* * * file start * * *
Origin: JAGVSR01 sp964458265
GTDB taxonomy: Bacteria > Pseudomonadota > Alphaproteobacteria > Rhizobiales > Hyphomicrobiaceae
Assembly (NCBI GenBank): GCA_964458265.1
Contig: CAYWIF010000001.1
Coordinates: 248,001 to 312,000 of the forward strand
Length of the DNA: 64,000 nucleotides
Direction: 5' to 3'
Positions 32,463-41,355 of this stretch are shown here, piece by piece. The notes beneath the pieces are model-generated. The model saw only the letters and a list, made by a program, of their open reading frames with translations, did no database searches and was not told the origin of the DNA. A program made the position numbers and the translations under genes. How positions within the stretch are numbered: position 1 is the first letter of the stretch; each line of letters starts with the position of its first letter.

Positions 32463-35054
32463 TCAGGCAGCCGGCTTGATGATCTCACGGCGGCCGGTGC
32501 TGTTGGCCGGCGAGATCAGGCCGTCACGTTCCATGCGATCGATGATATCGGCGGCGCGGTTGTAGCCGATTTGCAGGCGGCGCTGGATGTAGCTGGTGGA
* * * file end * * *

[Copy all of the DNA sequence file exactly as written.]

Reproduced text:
Origin: JAGVSR01 sp964458265
GTDB taxonomy: Bacteria > Pseudomonadota > Alphaproteobacteria > Rhizobiales > Hyphomicrobiaceae
Assembly (NCBI GenBank): GCA_964458265.1
Contig: CAYWIF010000001.1
Coordinates: 248,001 to 312,000 of the forward strand
Length of the DNA: 64,000 nucleotides
Direction: 5' to 3'
Positions 32,463-41,355 of this stretch are shown here, piece by piece. The notes beneath the pieces are model-generated. The model saw only the letters and a list, made by a program, of their open reading frames with translations, did no database searches and was not told the origin of the DNA. A program made the position numbers and the translations under genes. How positions within the stretch are numbered: position 1 is the first letter of the stretch; each line of letters starts with the position of its first letter.

Positions 32463-35054
32463 TCAGGCAGCCGGCTTGATGATCTCACGGCGGCCGGTGC
32501 TGTTGGCCGGCGAGATCAGGCCGTCACGTTCCATGCGATCGATGATATCGGCGGCGCGGTTGTAGCCGATTTGCAGGCGGCGCTGGATGTAGCTGGTGGA